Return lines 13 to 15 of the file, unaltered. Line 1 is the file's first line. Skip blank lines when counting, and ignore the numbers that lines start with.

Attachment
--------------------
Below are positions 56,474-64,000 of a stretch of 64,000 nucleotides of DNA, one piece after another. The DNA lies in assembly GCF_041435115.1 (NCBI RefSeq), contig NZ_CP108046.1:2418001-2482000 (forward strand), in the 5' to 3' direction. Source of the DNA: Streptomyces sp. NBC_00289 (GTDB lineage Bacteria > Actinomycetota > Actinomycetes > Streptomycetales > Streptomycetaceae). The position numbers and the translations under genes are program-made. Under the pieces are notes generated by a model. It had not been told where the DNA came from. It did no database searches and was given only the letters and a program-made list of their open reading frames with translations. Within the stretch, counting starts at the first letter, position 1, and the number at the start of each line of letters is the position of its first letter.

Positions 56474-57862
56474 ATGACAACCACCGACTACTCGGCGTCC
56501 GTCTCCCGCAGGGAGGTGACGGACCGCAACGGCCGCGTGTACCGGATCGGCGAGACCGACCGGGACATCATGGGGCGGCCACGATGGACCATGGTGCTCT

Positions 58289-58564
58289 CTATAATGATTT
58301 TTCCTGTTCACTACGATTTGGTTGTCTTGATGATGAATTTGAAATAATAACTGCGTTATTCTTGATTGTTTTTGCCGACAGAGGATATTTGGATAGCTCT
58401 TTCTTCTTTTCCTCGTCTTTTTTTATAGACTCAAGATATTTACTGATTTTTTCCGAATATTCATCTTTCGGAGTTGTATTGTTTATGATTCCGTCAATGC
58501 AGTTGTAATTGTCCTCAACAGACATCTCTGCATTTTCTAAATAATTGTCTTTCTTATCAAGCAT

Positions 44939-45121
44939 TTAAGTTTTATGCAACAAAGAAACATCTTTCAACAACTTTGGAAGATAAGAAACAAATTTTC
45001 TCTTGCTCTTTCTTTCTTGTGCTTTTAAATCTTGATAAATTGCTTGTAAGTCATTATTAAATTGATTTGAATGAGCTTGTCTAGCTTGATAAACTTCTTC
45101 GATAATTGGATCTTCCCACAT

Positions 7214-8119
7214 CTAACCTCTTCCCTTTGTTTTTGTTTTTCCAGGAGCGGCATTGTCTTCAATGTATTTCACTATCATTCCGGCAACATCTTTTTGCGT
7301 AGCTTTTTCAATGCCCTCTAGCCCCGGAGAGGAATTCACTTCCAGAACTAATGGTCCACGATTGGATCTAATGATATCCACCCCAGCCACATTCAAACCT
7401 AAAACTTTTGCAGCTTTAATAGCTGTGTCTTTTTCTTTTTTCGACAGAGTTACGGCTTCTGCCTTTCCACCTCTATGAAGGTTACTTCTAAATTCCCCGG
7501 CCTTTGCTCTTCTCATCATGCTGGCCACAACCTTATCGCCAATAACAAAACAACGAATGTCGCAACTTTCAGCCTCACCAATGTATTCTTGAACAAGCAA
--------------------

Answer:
45101 GATAATTGGATCTTCCCACAT

Positions 7214-8119
7214 CTAACCTCTTCCCTTTGTTTTTGTTTTTCCAGGAGCGGCATTGTCTTCAATGTATTTCACTATCATTCCGGCAACATCTTTTTGCGT